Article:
10 days until homeless: Greater Victoria family faces an ‘out of control’ rental market

10 days until homeless: Greater Victoria family faces an 'out of control' rental market
CHEK reporter Kori Sidaway (left) speaking with Michael Sharcott, whose family is facing homelessness after receiving an eviction notice for landlord use.

Update: After CHEK News aired his story, Michael Sharcott was able to secure housing for him and his family. Read the update here. The original story is preserved below.


A hardworking husband and father has 10 days until his family of three is on the streets.

“It’s out of control, there’s no availability. The costs of the unit are outside of our budget to start with and there are 30 families deep trying to rent them,” said Michael Sharcott.

Two months ago, when Sharcott got the news their landlord had plans to use their unit for a family member who couldn’t afford to live on their own while they study for school, he started searching for a new home.

Since then, he’s sent hundreds of requests to landlords and seen dozens of apartments but hasn’t been able to find a home.

“It’s a full-time job trying to find housing for us. We quickly found out three-bedrooms were out of our price range. Then we started to look at two-bedrooms, but there seems like there’s none available, with landlords preferring to rent to students,” said Sharcott, who has now resorted to looking at one-bedroom units for their family of three.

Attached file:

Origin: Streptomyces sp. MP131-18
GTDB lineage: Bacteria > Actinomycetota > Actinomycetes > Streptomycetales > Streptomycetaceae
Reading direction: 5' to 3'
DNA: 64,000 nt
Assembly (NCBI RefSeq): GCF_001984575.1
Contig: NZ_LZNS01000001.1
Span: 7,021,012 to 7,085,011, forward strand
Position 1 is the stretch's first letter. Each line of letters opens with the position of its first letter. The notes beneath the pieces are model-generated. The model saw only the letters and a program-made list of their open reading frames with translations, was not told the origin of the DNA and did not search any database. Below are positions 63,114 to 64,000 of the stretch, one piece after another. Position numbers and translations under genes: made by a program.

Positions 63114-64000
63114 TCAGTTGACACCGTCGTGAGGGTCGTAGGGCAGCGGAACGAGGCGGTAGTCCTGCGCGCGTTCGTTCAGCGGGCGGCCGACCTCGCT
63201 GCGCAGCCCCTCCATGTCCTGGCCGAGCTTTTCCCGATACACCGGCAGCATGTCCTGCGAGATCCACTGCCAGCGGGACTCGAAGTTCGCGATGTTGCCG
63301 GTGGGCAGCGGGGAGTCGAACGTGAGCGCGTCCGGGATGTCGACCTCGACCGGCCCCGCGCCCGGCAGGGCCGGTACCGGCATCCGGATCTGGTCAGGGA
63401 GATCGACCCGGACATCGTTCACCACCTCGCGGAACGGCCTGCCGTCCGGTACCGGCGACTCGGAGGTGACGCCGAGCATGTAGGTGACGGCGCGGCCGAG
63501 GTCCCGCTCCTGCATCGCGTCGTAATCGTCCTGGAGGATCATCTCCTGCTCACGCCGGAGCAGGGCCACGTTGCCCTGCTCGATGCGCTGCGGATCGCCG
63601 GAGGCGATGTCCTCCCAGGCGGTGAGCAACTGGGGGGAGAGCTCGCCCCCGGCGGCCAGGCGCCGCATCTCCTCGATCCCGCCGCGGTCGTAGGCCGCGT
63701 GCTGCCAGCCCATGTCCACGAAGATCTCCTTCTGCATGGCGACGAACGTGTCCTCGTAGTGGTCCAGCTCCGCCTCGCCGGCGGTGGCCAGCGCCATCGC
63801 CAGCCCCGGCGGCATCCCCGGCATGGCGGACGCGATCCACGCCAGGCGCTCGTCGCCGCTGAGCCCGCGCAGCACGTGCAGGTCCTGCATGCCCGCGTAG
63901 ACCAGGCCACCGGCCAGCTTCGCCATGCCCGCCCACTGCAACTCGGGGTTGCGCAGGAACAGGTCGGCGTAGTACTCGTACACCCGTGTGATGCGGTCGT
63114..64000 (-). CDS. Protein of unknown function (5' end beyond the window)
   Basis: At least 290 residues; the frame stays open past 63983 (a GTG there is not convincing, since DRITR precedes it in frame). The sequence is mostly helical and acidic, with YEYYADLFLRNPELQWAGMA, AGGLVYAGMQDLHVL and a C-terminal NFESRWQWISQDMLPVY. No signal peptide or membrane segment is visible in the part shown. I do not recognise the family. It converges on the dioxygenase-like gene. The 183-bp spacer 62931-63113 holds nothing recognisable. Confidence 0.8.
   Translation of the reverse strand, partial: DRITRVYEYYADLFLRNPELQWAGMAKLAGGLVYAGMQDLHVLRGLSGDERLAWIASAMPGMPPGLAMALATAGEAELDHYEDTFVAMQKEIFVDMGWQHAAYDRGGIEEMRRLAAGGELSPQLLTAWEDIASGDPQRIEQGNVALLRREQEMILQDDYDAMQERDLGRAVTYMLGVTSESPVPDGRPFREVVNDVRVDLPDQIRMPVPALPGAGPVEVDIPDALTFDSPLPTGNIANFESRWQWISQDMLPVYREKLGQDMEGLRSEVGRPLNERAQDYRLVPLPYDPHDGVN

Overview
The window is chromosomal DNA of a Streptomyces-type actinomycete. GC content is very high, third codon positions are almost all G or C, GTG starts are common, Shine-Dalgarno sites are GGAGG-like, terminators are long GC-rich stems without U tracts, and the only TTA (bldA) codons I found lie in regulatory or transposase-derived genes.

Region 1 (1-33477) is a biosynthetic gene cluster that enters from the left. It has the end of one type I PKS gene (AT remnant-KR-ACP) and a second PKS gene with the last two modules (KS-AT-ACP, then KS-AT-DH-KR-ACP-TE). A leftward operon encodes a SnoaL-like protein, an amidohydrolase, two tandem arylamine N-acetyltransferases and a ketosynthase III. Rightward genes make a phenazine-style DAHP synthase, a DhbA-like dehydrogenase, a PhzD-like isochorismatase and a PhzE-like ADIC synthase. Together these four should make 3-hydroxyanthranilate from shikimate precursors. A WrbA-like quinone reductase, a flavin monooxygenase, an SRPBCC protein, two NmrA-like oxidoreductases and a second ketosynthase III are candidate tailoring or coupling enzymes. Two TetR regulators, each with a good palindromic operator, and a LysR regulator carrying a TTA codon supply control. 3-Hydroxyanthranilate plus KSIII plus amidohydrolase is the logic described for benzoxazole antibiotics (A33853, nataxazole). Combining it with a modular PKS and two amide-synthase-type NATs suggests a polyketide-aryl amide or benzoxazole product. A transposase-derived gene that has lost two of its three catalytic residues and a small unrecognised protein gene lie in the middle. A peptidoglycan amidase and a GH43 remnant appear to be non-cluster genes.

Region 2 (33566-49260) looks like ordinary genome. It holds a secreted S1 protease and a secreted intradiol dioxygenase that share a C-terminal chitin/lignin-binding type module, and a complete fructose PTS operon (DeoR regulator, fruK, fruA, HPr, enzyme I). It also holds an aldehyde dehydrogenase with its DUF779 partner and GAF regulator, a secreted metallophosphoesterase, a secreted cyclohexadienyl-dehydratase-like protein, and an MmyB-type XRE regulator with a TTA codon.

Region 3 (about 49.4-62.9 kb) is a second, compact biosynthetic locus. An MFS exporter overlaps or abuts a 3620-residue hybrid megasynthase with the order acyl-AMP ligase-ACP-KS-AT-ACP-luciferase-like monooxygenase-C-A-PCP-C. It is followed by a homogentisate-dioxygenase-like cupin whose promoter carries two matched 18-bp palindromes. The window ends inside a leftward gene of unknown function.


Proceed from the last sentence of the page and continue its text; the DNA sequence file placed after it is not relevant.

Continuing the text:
Sharcott is a hardworking family man. By day, he works as a grocery store manager, by night he’s the caretaker for his wife on disability and his eight-year-old son.

“They’re the most important people in my life. If I have to spend every ounce of money that I make to find them a place to live, that just needs to be done,” said Sharcott.

But Sharcott is getting desperate. His family of three is just 10 days away from being homeless with an eviction date of Aug. 1.

“I gotta find something. Being a grown man crying because you can’t find a place for family even though you’re working so hard because everything else is stopping you from finding something, is tough,” said Sharcott. “Worst case scenario [my wife and son] will go to the shelter. And I’ll stay in my van.”

They’re not the only ones teetering on the edge of homelessness. It’s widely accepted that paying more than 30 per cent of income for housing is “unaffordable.”

According to a new study Can’t afford the rent: Rental wages in Canada 2022 by The Canadian Centre of Policy Alternatives, to afford a one-bedroom apartment in British Columbia without spending more than 30 per cent of their pay, someone has to be earning $27-54 an hour.

It’s a wage that’s out of reach for many in the province. Even more difficult if your partner can’t work and is on disability.

Sharcott says from what he’s observed there needs to be more of a focus on building student housing in the region because the lack of such is pitting students against families to compete against the same housing.

He also suggests a possible federal subsidy to offset the “out of control” rental rates for families. Otherwise, he says more families will be living in cramped conditions, or facing the possibility of having no roof over their heads at all.

“I’m down to [10] days until we’re homeless,” said Sharcott.

Kori SidawayKori Sidaway

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